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  • November 6, 2013

Musings: Eviction in Rio’s Favelas

When photographer Lianne Milton heard about the evictions happening in Rio de Janeiro’s favelas, she immediately knew that she needed to document the process. She is a documentarian at heart, having explored other socially complex situations such as violence in Guatemala and water issues in Cambodia. Milton says that the evictions happen fairly rapidly, and few people have been able to capture them in progress. For her, this photo essay depicting the community of Largo do Tanque in Rio’s West Zone “documents one day in the life of an eviction to show how fleeting a home can be.”

A young resident looks inside her home as her family is evicted from their house in the Largo do Tanque favela in Rio de Janeiro, Brazil, on Monday, February 25, 2013.
A young resident looks inside her home as her family is evicted from their house in the Largo do Tanque favela in Rio de Janeiro, Brazil, on Monday, February 25, 2013.

Brazil’s favelas are sometimes seen as insignificant squatter communities because they began without government involvement and evolved organically. Milton says that favelas “are not slums or shantytowns. People do not live on dirt floors and in wooden shacks. Favelas are neighborhoods that emerged from a need for housing. They were created by the residents with no state support, with no governmental regulation or outside ‘developers.’ And as residents earned better incomes, their quality of life improved, as well as their housing. Today it is commonplace that homes have tiled floors, electricity, running water, TVs, and other appliances. Fifty percent of all households in favelas have computers. And some have million-dollar views.”

With Brazil preparing to expand for the 2014 World Cup and 2016 Olympic Games, many regions are being torn up and restructured. In some cases, this involves evicting people from their homes and destroying them to build a new road, stadium, or complex. Many of these evictions are happening without notice or direct coverage from the media. For her photo essay, Milton focused on one community, Largo do Tanque, in Rio’s West Zone. Residents were forced from their homes to make room for the Transcarioca Highway, which is intended to help ease congestion during the Olympic Games. The demolition of this community happened over a fairly short period of time. In less than two weeks, 54 houses were demolished. Residents were offered compensation but not enough to buy a new home or property.

Milton’s photographs show the abrupt extraction of people from their homes in real time. Timing is everything, and that is especially true in this instance. In order for her to make this experience real to other people, she needed to capture every little moment as the evictions progressed. She shows the destruction, but she also shares the reactions and devastation of the community members. Unfortunately, Largo do Tanque is just one small piece of the puzzle. Brazil is changing at such a rapid pace that it is almost impossible to document the whole process. Little slices and samples like Milton’s project are incredibly telling in their brutal honesty and give us clues to the bigger picture.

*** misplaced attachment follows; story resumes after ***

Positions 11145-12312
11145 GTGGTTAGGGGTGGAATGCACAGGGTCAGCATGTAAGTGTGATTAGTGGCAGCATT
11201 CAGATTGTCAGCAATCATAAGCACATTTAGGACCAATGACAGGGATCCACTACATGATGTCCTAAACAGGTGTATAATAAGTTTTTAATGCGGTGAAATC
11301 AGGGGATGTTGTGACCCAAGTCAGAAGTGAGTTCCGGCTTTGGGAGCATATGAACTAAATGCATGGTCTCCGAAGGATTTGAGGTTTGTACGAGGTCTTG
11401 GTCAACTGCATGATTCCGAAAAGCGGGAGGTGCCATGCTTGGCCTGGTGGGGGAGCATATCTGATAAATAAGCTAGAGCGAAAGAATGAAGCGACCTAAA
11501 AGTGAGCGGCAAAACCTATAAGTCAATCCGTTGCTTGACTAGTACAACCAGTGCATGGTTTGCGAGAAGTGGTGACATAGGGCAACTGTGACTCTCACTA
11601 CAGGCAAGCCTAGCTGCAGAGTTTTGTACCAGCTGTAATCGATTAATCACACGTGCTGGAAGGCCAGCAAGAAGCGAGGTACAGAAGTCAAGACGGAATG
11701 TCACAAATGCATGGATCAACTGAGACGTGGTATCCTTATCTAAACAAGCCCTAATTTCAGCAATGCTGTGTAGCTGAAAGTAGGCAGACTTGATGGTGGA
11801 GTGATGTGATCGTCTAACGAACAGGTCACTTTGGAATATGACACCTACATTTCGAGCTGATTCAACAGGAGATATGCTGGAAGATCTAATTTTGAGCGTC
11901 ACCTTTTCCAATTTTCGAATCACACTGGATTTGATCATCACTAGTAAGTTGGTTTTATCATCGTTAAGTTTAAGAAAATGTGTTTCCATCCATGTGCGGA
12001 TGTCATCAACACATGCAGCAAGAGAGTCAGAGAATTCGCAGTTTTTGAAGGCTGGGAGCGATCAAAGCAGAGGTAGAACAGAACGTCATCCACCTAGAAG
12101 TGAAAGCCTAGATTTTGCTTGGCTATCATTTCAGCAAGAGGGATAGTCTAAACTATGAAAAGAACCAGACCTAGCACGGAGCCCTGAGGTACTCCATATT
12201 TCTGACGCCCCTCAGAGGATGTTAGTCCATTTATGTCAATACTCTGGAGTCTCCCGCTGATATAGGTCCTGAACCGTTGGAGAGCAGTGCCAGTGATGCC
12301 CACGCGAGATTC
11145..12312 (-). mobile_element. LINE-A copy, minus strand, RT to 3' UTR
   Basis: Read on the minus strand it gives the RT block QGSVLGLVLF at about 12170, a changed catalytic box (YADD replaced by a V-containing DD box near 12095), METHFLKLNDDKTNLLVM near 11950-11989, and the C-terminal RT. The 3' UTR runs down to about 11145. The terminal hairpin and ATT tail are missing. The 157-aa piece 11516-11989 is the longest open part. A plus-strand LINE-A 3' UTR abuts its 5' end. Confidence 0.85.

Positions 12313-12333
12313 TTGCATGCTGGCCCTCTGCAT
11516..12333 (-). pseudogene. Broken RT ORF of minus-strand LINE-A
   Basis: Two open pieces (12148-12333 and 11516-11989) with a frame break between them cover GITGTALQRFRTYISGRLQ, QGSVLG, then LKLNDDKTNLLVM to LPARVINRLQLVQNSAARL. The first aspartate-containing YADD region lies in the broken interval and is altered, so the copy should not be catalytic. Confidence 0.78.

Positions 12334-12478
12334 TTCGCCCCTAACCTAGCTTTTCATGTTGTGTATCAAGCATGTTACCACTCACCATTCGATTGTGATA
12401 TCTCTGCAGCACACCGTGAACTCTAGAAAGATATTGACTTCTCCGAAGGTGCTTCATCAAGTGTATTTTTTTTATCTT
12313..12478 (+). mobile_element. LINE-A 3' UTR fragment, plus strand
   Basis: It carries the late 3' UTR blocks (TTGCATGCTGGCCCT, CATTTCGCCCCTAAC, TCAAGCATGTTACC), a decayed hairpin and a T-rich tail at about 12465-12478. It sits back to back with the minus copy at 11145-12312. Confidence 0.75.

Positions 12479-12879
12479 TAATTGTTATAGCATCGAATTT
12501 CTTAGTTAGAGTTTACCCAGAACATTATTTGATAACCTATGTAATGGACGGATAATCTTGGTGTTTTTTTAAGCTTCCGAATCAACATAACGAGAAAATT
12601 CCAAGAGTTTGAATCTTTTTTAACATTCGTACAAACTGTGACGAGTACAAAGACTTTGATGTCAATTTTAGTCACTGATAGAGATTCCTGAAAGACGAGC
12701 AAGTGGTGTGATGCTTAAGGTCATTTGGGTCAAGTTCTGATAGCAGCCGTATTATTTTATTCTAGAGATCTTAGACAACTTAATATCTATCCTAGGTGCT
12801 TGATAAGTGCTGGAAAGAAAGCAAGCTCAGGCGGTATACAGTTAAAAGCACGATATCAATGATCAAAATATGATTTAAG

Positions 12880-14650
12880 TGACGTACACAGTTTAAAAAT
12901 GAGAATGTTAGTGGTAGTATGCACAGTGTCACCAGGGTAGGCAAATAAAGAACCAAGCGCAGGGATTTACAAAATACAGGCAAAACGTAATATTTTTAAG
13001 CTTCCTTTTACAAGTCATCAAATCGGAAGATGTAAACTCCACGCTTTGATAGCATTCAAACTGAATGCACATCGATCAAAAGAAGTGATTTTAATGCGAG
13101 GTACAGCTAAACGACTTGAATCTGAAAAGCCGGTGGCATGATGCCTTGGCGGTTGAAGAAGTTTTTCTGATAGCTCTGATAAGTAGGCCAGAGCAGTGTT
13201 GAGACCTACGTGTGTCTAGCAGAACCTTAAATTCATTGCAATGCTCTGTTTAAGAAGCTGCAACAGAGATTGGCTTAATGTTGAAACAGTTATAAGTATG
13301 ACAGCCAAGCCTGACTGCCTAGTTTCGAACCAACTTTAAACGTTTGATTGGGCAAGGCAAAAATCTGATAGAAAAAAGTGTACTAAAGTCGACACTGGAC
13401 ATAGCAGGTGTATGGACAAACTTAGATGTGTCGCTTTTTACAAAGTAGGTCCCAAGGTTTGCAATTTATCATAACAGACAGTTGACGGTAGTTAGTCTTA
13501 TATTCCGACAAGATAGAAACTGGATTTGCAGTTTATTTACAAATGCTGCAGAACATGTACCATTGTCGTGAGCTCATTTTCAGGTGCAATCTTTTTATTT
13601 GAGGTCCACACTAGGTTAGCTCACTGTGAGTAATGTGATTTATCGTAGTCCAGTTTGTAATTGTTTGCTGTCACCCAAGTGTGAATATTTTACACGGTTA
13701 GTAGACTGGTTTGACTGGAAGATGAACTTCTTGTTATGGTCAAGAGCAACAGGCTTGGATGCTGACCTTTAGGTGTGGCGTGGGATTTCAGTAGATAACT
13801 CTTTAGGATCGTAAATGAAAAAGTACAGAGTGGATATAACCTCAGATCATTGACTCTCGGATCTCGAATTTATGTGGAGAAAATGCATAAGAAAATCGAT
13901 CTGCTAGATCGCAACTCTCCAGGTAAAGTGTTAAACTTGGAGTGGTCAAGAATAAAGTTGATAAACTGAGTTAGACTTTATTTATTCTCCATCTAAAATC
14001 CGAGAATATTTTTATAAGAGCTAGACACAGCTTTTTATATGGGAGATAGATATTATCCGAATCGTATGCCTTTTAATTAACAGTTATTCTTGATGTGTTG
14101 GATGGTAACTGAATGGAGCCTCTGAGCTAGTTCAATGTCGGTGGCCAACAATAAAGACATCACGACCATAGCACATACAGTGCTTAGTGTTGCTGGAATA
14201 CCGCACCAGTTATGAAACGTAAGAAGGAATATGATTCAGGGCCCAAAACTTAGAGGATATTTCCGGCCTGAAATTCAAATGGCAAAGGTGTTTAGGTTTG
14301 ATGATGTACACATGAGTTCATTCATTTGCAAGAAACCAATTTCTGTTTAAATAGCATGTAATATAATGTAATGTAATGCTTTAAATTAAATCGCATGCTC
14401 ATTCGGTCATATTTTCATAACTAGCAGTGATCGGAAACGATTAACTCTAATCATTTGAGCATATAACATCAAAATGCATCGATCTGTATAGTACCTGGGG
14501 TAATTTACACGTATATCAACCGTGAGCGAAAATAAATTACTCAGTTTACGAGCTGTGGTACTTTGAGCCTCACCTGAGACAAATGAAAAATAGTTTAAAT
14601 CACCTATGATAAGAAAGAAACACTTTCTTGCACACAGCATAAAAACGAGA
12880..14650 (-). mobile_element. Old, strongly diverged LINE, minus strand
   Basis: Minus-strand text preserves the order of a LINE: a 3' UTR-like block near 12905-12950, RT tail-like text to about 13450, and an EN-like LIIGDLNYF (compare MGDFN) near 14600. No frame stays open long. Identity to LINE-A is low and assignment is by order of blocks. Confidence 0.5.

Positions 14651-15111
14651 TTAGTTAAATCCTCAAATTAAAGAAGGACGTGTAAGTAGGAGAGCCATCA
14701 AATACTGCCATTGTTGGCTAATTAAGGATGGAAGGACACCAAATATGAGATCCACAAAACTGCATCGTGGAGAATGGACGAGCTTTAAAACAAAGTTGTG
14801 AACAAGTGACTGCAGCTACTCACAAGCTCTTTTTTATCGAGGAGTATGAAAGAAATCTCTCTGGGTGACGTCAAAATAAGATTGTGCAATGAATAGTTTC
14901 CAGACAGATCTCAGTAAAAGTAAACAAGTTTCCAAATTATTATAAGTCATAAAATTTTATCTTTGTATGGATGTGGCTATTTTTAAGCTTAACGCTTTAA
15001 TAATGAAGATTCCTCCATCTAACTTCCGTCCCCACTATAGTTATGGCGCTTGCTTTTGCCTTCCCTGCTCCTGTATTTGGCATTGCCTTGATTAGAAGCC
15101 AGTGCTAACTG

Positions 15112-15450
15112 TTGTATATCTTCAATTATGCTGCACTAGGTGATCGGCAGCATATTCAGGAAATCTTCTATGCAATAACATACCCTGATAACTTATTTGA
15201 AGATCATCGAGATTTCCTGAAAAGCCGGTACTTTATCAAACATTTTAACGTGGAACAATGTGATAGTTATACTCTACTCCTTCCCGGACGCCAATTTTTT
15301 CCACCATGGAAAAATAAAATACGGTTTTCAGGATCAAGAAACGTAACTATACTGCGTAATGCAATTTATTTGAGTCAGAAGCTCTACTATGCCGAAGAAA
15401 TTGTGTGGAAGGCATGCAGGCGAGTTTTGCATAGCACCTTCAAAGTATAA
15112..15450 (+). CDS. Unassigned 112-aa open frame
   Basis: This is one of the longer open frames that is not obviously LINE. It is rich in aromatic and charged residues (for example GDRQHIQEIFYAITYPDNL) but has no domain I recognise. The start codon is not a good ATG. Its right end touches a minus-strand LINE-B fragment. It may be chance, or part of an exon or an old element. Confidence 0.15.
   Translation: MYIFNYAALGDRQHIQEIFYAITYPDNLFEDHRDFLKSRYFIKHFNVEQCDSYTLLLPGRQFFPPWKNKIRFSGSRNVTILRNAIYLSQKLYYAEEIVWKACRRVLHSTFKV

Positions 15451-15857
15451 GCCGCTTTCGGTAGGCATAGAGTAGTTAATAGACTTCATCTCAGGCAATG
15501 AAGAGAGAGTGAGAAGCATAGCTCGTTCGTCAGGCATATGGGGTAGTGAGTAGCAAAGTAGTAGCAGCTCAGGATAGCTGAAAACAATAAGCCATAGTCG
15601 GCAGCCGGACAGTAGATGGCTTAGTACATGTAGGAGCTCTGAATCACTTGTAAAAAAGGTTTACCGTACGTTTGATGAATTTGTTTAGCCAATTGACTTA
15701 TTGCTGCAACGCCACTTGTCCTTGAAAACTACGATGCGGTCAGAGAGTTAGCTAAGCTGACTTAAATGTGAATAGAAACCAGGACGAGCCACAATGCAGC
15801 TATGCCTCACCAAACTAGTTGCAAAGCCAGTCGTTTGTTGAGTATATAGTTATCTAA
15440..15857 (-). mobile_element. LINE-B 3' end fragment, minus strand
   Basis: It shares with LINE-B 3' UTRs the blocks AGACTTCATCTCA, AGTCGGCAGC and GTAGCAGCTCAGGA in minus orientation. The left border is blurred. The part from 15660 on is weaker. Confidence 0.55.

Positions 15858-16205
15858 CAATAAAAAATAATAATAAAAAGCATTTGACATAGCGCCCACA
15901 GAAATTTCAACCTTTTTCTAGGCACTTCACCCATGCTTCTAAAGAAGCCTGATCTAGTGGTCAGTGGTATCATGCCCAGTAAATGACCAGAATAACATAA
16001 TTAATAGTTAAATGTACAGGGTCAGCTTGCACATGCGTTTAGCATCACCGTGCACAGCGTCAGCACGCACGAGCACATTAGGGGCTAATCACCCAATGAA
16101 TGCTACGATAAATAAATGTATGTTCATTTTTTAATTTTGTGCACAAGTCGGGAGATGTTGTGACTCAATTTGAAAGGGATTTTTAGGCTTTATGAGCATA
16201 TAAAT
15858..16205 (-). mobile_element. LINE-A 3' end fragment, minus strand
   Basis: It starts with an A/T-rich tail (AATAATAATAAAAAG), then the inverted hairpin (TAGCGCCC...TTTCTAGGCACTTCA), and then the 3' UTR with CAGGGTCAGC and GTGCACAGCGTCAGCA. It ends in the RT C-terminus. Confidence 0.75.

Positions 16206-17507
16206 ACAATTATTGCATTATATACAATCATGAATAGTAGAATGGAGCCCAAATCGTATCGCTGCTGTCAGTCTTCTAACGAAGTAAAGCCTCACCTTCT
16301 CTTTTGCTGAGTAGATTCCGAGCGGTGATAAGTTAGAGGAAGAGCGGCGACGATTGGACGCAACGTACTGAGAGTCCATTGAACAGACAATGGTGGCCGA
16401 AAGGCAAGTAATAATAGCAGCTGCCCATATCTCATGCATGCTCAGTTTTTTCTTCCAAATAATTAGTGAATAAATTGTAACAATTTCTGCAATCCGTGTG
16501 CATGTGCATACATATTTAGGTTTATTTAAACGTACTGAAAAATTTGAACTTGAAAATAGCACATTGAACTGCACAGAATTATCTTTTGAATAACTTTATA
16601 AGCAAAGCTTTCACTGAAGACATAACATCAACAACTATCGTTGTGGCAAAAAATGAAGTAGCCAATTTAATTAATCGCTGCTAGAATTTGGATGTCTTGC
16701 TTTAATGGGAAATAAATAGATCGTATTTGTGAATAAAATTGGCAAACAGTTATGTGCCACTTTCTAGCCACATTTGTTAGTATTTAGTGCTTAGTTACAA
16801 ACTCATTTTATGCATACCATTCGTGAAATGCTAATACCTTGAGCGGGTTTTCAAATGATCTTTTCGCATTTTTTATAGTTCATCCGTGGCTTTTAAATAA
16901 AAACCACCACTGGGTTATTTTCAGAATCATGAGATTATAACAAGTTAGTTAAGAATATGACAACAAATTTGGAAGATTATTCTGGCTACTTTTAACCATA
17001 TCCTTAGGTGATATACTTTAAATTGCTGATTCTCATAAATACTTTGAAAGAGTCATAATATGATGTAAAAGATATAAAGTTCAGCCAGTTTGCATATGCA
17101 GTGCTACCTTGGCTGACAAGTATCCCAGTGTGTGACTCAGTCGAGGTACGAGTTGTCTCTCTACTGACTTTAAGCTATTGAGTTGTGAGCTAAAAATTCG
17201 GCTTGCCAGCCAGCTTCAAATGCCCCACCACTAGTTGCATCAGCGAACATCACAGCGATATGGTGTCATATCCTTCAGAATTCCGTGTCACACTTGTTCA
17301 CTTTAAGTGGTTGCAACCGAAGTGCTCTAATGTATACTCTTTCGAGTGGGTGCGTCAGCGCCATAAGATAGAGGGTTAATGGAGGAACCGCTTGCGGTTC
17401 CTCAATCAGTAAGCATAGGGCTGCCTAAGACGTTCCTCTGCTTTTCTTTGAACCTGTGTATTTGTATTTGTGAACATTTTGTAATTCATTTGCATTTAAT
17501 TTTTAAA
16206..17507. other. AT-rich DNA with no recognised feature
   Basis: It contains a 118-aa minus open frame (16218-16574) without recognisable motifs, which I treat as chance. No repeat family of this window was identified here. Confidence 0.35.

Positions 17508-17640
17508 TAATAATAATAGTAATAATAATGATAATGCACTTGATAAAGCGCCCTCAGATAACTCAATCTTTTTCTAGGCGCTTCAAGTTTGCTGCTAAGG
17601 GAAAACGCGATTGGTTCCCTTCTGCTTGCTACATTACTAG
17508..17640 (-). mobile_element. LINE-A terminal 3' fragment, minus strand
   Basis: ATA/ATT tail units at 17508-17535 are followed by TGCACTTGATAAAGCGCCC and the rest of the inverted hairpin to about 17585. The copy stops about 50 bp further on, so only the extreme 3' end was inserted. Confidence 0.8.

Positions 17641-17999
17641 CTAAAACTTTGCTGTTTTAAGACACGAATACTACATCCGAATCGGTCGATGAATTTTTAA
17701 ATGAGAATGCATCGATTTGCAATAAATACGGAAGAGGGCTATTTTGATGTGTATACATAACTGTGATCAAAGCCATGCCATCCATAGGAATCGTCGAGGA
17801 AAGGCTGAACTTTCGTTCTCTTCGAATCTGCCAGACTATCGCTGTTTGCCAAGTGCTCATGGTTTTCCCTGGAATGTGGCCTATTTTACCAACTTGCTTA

Homes are destroyed in Rio de Janeiro's Largo do Tanque favela in February 2013.
Homes are destroyed in Rio de Janeiro’s Largo do Tanque favela in February 2013.
Destroyed homes in the Largo do Tanque favela in Rio de Janeiro's West Zone.
Destroyed homes in the Largo do Tanque favela in Rio de Janeiro’s West Zone.
A boy holds a samba flag on the destroyed bricks of a demolished home in Largo do Tanque in Rio de Janeiro on Monday, February 25, 2013. Homes were manually destroyed to render them uninhabitable.
A boy holds a samba flag on the destroyed bricks of a demolished home in Largo do Tanque in Rio de Janeiro on Monday, February 25, 2013. Homes were manually destroyed to render them uninhabitable.
Residents of Largo do Tanque watch the demolition of homes in Rio de Janeiro's West Zone.
Residents of Largo do Tanque watch the demolition of homes in Rio de Janeiro’s West Zone.
Thirty-year resident Maria Estele, of Largo do Tanque, was compensated only $7,000 USD—not enough to buy a new home or property, according to Milton.
Thirty-year resident Maria Estele, of Largo do Tanque, was compensated only $7,000 USD—not enough to buy a new home or property, according to Milton.

 

The demolition zone expands rapidly in Largo do Tanque in February 2013.
The demolition zone expands rapidly in Largo do Tanque in February 2013.

View more of Lianne Milton’s work on her website.

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There are 22 Comments. Add Yours.

  1. Sergio
    November 21, 2013

    A corrupt socialist Government is the real cause of this tragedy. Amazingly, these very hypocrites rail against ‘corporate’ greed and the elites, in order to get the poor to vote for them and get screwed over and over. Ignorance is no bliss in Brazil.

  2. maria
    November 9, 2013

    BASTA!!!! A questi governi che fanno gli interessi dei pochi ricchi e non salvaguardano tutto il loro popolo!!!

  3. Vasilios
    November 8, 2013

    Condemned to the worst fate by the people of brazil who rebelled against higher taxes and commuter fares. Governments always work on a tied budget.Most off the times It is up to the cohesiveness and support from the community to set things right.In the case of Rio de Janeiro there seams to be a luck of compassion towards the poor.Job skills and work should be the first priorities of the government for those people.The city of Rio de janeiro is the host of the 2016 olympic games with the olympic torch still long way to light up the city.

  4. Steve D
    November 8, 2013